Plan It Green

Game review by
Alex Porter, Common Sense Media
Plan It Green Game Poster Image
Fun, simple, green-themed building simulation game.

Parents say

age 2+
Based on 1 review

Kids say

age 2+
Based on 1 review

A lot or a little?

The parents' guide to what's in this game.

Positive Messages

You play as the mayor of a town who is tasked with making the town more eco-friendly.

Violence
Sex
Language
Consumerism
Drinking, Drugs & Smoking

What parents need to know

Parents need to know that this National Geographic ecology-themed, building simulation game sends a wholly positive message. The game teaches kids about alternative energy and the complexities of building a green community and yet manages to keep the educational aspects fun and simple.

User Reviews

  • Parents say
  • Kids say
Parent of a 5 and 7 year old Written byzuzutut May 23, 2010
It Is So EASY!
Kid, 11 years old June 22, 2010

Just Perfect

i like plan it green,but now,i don't have the cd.

What's it about?

In PLAN IT GREEN, you're the mayor of Greenville and your job is to increase energy credits by designing green buildings and communities using four types of structures: residential, parks and recreation, commercial, and facilities such as power plants. As you work through each scenario you unlock bigger, more elaborate ways to save on energy costs, reduce pollution, and make your district as environmentally friendly as possible.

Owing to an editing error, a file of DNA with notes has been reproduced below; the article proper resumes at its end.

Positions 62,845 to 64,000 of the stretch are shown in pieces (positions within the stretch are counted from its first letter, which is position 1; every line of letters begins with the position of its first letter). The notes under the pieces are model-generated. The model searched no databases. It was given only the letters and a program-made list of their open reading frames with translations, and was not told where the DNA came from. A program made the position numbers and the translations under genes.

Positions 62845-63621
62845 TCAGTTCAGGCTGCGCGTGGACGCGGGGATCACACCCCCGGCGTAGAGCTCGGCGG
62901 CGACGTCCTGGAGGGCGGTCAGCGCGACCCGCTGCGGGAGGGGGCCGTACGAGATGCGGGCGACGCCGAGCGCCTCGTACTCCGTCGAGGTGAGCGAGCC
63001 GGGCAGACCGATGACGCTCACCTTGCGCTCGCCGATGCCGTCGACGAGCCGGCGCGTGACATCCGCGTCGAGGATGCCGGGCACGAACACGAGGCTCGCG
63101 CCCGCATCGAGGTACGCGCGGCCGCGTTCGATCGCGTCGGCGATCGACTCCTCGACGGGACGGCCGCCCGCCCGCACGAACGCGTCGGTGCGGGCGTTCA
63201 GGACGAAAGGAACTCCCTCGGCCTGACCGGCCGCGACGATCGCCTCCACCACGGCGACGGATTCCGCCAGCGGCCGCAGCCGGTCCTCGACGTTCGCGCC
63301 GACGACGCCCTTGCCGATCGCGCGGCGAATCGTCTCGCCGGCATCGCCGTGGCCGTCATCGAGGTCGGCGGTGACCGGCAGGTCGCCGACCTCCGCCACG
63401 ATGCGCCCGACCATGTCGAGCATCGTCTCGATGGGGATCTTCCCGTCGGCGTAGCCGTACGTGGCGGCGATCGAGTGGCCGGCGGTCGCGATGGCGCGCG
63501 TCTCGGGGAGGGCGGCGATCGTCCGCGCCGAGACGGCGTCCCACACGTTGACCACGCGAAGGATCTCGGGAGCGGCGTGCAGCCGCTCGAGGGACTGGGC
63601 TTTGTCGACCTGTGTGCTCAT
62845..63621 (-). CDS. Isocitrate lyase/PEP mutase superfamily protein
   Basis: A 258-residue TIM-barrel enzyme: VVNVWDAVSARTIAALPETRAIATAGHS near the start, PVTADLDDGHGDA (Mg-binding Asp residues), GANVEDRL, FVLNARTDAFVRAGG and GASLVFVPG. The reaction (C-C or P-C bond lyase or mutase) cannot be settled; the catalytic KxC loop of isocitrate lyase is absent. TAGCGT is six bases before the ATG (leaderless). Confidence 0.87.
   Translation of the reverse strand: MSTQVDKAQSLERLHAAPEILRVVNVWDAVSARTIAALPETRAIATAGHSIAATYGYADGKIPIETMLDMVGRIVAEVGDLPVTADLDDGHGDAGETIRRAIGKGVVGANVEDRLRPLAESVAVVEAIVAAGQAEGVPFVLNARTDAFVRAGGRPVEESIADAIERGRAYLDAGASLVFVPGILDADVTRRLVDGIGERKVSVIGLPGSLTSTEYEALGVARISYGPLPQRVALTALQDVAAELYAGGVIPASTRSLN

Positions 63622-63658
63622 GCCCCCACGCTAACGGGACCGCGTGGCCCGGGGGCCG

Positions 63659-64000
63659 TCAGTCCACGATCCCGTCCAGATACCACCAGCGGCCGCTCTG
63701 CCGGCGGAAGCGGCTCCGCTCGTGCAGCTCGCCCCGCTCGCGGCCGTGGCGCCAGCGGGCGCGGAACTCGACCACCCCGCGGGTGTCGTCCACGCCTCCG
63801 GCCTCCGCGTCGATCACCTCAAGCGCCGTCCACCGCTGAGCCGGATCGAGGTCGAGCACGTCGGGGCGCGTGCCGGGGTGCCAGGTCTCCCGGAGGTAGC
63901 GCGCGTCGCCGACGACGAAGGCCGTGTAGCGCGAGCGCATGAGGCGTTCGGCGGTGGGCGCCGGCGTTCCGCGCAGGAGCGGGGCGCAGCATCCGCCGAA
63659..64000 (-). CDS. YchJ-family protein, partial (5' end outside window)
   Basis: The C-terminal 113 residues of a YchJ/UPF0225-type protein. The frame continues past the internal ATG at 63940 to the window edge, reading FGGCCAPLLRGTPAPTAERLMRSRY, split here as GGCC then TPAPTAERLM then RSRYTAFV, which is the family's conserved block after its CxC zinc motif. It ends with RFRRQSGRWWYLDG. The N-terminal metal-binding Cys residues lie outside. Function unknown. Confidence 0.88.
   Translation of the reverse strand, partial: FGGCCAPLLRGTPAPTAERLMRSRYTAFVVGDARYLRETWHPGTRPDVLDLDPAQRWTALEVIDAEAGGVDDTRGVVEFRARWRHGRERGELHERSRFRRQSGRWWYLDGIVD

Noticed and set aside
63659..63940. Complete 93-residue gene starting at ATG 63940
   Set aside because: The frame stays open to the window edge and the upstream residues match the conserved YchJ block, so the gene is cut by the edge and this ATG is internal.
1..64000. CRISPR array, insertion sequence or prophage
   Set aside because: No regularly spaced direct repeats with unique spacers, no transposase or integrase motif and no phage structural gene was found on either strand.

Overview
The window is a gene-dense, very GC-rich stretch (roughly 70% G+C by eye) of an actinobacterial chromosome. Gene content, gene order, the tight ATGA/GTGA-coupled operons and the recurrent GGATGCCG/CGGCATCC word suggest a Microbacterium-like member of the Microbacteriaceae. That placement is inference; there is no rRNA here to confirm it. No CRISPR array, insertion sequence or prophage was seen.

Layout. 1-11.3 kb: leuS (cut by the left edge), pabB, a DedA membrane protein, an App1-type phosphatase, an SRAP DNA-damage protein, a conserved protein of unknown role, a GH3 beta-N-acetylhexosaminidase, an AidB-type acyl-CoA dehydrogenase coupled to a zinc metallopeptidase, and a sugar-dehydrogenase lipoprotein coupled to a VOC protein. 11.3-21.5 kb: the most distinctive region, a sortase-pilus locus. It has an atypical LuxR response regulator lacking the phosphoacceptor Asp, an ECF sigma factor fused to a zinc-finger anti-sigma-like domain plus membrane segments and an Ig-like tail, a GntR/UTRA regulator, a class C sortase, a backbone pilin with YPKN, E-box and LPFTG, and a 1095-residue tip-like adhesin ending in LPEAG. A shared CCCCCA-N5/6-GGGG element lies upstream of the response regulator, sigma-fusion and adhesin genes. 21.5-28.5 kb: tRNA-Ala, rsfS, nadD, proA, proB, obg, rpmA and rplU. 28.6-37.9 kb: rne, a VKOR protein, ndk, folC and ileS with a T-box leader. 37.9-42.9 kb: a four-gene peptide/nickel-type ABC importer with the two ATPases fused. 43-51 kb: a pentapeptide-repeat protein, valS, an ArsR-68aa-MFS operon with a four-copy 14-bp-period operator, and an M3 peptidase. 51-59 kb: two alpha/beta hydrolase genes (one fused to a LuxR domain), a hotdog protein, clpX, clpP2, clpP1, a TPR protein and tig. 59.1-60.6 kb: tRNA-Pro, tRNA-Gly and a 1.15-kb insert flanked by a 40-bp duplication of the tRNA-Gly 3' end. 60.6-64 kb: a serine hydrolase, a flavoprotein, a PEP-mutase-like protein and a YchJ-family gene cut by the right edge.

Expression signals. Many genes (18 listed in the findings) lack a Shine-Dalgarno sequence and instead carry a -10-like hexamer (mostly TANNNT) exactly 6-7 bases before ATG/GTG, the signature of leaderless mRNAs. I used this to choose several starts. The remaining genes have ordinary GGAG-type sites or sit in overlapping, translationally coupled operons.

Like most building sims, you're required to meet certain goals in each level, such as build an eco-friendly home and outfit existing structures with solar panels, a garden, or other upgrades. You'll also need to keep the district happy and keep cash flowing, so there's a little bit of juggling of resources in order to complete the missions. Mostly, the game is quick-moving and easy.

Is it any good?

Plan It Green is a nice looking, accessible game that does it's part in raising awareness; players will be exposed to the concepts of wind farms, smart grids, hydro plants, as well as a few of the complexities of city planning. If you're looking for groundbreaking gameplay or in-depth analyis of environmental issues, this isn't the game. And that's a good thing, because the familiar style of play and absence of preachy and teachy tone make Plan It Green a nice experience.

 

Talk to your kids about ...

  • Families can talk about techniques for making homes and communities more ecologically friendly, which are explored in the game. Which of these can you apply in your own home? Are they realistic? It's also interesting to see the interconnected, chain reaction that occurs in greening; the community tax structure, revenue, and quality of life are all influenced by improvements that save energy and reduce waste.

Game details

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